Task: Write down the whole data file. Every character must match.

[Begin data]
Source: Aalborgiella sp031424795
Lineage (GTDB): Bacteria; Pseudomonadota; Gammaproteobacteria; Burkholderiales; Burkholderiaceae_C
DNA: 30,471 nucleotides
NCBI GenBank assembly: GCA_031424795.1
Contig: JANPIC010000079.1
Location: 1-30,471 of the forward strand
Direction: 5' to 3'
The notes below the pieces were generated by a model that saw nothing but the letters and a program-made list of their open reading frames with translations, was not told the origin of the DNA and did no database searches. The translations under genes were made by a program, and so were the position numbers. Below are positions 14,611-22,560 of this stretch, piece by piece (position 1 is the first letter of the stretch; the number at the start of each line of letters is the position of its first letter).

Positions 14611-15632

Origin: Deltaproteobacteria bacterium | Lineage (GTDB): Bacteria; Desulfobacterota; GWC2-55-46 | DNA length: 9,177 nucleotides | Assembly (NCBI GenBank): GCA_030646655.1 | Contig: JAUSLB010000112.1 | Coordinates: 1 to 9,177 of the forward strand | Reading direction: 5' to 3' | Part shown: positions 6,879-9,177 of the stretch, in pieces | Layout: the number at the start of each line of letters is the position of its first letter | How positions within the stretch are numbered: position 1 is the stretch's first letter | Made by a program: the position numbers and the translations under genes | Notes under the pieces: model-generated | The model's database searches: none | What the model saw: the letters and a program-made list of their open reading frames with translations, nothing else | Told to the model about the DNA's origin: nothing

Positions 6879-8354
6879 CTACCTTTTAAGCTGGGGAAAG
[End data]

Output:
Source: Aalborgiella sp031424795
Lineage (GTDB): Bacteria; Pseudomonadota; Gammaproteobacteria; Burkholderiales; Burkholderiaceae_C
DNA: 30,471 nucleotides
NCBI GenBank assembly: GCA_031424795.1
Contig: JANPIC010000079.1
Location: 1-30,471 of the forward strand
Direction: 5' to 3'
The notes below the pieces were generated by a model that saw nothing but the letters and a program-made list of their open reading frames with translations, was not told the origin of the DNA and did no database searches. The translations under genes were made by a program, and so were the position numbers. Below are positions 14,611-22,560 of this stretch, piece by piece (position 1 is the first letter of the stretch; the number at the start of each line of letters is the position of its first letter).

Positions 14611-15632

Origin: Deltaproteobacteria bacterium | Lineage (GTDB): Bacteria; Desulfobacterota; GWC2-55-46 | DNA length: 9,177 nucleotides | Assembly (NCBI GenBank): GCA_030646655.1 | Contig: JAUSLB010000112.1 | Coordinates: 1 to 9,177 of the forward strand | Reading direction: 5' to 3' | Part shown: positions 6,879-9,177 of the stretch, in pieces | Layout: the number at the start of each line of letters is the position of its first letter | How positions within the stretch are numbered: position 1 is the stretch's first letter | Made by a program: the position numbers and the translations under genes | Notes under the pieces: model-generated | The model's database searches: none | What the model saw: the letters and a program-made list of their open reading frames with translations, nothing else | Told to the model about the DNA's origin: nothing

Positions 6879-8354
6879 CTACCTTTTAAGCTGGGGAAAG